Johnny Wilson and Bryan Downey
are to settle their claims to the mid-
dleweight title in a Labor day battle
at Jersey City. In a recentmatch at
Cleveland, Wilson was counted out
twice by the timekeeper, but the de-
cision was not given to Downey by
the referee because he claimed that
the Coluimbus battler fouled Wilson
while he was rising. Critics at the
ringside agree that the title rightfully
belongs to Downey, but by the ref-
eree's decision Wilson still holds his
crown. The tilt on Sept. 5 will give
both men chances to make 'good their
respective claims to the title.
Illinois Star Dies
Harold Lifvendahl, freshman ath-
lete at the University of Illinois, died
Wednesday night from injuries sus-
tained in a diving accident at Kenil-
Play in the campus tournament is
being held up by some of the en-
trants who have failed to play off, or
report the results of their prelimin-
ary round at Moe's sport shop. The
following players have failed to play
off their matches, and are requested
to have the results in not later than
Monday afternoon: Cohn vs. Mildner,
Michand vs. Zook, Watts vs. Naran-
ty, Schwartz vs. Foster. Unless these
matches are played by Monday, somc
action will have to be taken in order
to keep the tournament in progress.
Dr. George A. May has announced that
all play in the third round will start
at the beginning of next week.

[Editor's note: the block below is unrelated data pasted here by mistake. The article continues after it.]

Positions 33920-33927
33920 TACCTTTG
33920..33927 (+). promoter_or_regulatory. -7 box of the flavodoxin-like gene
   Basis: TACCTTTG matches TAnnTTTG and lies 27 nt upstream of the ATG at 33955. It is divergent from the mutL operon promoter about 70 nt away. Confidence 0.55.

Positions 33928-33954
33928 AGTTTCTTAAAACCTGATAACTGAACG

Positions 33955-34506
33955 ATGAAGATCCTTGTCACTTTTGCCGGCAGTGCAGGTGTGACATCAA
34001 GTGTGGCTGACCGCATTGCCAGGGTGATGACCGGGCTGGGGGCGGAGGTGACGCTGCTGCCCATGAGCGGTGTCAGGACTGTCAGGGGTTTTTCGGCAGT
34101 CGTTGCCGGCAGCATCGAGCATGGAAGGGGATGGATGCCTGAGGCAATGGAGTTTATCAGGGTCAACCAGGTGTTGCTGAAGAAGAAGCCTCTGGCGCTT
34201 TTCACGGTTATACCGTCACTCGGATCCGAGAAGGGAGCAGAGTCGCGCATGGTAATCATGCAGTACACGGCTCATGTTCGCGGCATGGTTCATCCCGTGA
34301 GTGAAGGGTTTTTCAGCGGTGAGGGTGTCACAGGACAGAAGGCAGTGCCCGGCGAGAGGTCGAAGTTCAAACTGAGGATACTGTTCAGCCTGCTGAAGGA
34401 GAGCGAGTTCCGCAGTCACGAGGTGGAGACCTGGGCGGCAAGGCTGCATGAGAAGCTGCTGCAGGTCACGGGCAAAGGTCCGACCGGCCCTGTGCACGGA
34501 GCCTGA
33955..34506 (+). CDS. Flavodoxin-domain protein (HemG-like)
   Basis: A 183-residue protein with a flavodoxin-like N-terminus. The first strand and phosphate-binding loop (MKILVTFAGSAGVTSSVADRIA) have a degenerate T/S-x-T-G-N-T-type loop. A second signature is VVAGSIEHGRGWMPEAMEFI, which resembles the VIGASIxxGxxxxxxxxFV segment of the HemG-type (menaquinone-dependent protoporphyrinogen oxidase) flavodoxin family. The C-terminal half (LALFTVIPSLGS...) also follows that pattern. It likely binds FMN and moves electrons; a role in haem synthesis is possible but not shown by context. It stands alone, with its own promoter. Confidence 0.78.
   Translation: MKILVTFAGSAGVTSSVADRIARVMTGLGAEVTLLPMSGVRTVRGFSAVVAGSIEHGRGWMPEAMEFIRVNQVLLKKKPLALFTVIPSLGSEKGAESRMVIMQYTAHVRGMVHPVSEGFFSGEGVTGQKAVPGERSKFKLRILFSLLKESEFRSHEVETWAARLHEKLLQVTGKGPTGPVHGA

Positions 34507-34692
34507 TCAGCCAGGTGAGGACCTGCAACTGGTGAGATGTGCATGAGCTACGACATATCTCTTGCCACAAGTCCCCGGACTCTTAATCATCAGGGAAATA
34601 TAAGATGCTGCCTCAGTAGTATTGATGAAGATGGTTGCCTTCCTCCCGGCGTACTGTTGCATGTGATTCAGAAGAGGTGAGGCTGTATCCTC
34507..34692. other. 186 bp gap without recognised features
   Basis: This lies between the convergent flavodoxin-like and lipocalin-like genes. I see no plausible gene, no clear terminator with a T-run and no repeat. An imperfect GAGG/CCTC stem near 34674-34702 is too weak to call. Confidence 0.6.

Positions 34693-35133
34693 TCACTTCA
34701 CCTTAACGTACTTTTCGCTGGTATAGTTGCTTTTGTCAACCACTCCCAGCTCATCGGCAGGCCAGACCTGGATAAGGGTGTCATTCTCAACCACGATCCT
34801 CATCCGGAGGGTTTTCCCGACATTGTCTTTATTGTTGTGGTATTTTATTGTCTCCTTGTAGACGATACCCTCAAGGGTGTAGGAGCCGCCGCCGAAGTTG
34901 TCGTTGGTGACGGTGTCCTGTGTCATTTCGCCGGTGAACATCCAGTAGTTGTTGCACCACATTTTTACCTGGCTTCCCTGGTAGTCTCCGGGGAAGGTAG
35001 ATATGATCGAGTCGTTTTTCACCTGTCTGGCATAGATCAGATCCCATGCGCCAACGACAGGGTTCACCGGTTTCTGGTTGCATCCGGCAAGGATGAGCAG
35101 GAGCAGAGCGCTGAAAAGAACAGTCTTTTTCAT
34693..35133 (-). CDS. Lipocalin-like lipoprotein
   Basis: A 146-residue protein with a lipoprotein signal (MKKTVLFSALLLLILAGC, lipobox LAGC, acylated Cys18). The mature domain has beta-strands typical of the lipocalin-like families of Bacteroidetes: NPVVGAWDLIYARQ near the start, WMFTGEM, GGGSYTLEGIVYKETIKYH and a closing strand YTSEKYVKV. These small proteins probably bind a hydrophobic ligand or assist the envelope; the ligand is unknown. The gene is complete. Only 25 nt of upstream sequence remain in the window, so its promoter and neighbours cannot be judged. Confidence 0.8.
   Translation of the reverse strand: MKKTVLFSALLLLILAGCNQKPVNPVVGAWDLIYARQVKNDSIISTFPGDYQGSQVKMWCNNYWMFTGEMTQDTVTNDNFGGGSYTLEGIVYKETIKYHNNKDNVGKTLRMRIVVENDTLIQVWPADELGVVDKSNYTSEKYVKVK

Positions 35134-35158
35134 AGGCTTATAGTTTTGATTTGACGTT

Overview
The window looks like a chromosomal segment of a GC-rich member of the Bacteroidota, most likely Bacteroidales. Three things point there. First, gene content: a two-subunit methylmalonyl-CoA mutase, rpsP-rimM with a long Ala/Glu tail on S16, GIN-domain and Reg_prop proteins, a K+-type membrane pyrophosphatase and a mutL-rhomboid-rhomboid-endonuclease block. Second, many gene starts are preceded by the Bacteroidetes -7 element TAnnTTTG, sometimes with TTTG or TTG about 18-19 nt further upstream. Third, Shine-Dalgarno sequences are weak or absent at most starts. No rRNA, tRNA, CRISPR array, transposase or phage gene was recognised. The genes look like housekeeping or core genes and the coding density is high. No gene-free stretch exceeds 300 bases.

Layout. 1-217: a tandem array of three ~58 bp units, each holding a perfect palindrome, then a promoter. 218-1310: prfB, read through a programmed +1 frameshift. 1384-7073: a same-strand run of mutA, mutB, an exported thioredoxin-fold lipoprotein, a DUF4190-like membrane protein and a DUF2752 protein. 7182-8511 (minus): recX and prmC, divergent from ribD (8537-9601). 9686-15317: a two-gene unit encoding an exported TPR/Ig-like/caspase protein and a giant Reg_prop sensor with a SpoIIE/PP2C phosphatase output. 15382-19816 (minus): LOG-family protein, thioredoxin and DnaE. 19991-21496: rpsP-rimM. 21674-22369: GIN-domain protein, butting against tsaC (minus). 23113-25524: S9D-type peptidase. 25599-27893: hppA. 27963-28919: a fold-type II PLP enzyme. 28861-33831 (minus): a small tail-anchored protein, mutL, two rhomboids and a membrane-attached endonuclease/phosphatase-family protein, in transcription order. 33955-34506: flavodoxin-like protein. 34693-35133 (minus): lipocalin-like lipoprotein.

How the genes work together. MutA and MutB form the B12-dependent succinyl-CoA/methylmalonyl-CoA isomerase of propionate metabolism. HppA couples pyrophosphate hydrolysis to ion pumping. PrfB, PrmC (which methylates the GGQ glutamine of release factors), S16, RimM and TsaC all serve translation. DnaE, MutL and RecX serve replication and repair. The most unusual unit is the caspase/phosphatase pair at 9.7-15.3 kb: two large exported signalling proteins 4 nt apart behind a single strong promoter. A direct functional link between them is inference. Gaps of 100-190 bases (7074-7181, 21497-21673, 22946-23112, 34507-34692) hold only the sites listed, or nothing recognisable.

In the doubles play Ohlmacher and
Zook meet Stevens and Workman,
while Cohn and Goldberg meet
Schwartz and Block. The winners of
these two matches will meet in the
final round to determine the doubles
championship of the Summer school.

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work well. Satisfac-
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you are in need of plumbing
or bathroom accessories tell
us about it over the phone
or pall. Our methods of do-
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your sense of economy.
W. M. Hochrein
Plumbing and Heating
Phone 525 211 So. 4th Ave.


"Jim, The Pen






, :

AT3 P. M.

ire Miss Smoots, at
tween 1 and 3 any aft-




2, 3:30, 7, 9:00

Last Time Today
"The Juvenile Follies"

An Amethyst ring, Thursday
ng. Finder please call 1070-J.
rd. 17
-On Wednesday, a ,small Water-
fountain pen, without cap.
finder please return to Wolver-
ffice. Reward. 17

ti , .

Sunday -


Mary Miles Minter in'The Litle Clow




Get a Real Sunday Dinner